New London's dilemma
No one should be surprised.
New London Mayor Daryl Justin Finizio warned that the city was entering the fiscal year with a budget that had dangerously thin margins for error. And that was before voters rejected the budget and forced more cuts to reduce the tax increase to 5 percent.
The 2012-2013 budget of $41.3 million was a $700,000 decrease over the budget approved for the previous fiscal year and roughly $2 million less than the city actually spent that year. Successive years of operating budget deficits almost eliminated the fund balance that had served as the city's fiscal cushion.
New London needed everything to go right. It hasn't. State PILOT funds - partial payments the state makes in lieu of the property taxes tax-free public and nonprofit properties in the city would generate - fell $241,000 short of expectations. With little construction activity, building permit fees, estimated to produce $475,000 over the course of the year, brought in just $22,000 during the first quarter of July to September.
On the spending side, the fire department is headed for a $650,000 shortfall if trends continue, according to Finance Director Jeffrey Smith. Driving that projected overrun, at least in part, is a substantial increase in sick time, requiring more overtime pay to meet minimum staffing requirements. The administration needs to take a hard look at why that is happening.
Add it all up, said the finance director, and it projects to a $1.1 million deficit by the end of the fiscal year June 30.
While the outlook could change, and should become clearer when the city reaches the halfway point in the fiscal year come January, it appears certain Mayor Finizio will have to find more spending reductions. That will not be easy. The fire department has contractual staffing requirements. The police department is already understaffed, and arguably public works as well. And wintertime, with its associated snow-cleaning costs, is yet to start.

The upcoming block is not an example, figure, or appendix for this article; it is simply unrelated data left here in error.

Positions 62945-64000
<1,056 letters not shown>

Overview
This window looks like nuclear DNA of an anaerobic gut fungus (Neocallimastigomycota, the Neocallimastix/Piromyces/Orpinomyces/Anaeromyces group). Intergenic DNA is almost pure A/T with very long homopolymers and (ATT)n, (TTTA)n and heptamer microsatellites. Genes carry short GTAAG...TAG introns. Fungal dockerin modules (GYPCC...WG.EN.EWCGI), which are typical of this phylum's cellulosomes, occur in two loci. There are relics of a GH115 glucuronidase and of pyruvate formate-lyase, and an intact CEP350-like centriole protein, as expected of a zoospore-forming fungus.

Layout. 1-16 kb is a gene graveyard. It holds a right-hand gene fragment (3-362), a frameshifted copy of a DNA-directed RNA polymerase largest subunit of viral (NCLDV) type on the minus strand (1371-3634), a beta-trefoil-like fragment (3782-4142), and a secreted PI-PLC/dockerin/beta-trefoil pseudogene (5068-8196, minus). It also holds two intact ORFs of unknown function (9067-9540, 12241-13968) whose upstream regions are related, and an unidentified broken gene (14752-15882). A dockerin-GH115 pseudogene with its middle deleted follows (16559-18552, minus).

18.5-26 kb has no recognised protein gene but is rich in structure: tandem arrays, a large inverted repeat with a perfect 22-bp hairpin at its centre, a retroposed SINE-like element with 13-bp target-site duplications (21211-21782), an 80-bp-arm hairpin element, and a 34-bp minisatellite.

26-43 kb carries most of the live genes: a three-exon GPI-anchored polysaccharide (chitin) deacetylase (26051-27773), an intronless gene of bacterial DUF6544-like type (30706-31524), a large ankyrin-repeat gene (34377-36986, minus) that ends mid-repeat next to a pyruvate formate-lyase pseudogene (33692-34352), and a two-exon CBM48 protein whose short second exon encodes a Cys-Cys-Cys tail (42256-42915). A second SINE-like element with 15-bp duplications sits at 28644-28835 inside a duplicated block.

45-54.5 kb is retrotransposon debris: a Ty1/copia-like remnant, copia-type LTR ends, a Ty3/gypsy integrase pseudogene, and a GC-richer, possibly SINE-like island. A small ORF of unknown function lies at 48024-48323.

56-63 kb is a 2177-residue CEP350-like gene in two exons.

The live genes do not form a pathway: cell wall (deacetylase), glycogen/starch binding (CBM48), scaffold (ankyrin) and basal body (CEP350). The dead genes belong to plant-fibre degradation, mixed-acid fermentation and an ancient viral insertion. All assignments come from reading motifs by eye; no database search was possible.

No one is talking about a supplemental tax increase, which is wise because it would invite a taxpayer revolt.
While some spending decisions by the mayor are open to criticism, this largely remains a problem his administration inherited and one that will be difficult to dig out from.
The editorial board is composed of the publisher and four journalists of varied editing and reporting backgrounds. The board's discussions and information gained from its meetings with political, civic, and business leaders drive the institutional voice of The Day, as expressed in its editorials. The editorial department operates separately from the newsroom.
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